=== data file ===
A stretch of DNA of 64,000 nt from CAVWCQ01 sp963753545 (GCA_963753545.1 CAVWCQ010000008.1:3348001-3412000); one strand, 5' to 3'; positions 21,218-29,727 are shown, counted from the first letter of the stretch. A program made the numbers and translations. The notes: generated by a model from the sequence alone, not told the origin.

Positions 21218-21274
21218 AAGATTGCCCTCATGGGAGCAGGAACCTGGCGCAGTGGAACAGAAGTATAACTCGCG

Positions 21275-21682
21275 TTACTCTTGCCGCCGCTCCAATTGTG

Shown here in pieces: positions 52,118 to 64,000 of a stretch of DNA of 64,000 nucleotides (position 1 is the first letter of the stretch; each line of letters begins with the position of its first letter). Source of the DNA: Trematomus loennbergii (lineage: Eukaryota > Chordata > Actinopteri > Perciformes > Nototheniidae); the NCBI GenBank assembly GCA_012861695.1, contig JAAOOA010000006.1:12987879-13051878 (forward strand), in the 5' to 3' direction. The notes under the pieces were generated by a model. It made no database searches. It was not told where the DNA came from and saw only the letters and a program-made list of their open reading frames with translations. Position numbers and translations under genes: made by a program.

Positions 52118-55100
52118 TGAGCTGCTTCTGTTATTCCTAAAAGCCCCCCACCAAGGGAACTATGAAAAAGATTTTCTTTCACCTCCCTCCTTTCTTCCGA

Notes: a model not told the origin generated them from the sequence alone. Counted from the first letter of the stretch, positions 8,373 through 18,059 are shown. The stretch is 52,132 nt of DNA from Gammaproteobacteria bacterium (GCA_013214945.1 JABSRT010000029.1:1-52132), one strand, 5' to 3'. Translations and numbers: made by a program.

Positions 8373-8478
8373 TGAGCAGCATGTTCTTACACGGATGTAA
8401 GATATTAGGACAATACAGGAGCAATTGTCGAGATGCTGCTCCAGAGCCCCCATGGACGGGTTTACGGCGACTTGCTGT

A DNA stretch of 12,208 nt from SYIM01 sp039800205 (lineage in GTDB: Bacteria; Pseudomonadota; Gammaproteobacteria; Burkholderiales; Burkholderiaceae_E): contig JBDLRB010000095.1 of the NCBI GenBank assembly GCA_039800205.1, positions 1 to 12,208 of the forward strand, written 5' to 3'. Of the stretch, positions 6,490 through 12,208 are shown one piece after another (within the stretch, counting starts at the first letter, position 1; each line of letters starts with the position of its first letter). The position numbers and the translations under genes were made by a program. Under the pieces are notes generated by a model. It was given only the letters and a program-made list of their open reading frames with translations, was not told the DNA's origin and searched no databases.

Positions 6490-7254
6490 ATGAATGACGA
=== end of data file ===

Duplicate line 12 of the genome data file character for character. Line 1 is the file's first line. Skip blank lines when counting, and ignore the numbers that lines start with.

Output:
8401 GATATTAGGACAATACAGGAGCAATTGTCGAGATGCTGCTCCAGAGCCCCCATGGACGGGTTTACGGCGACTTGCTGT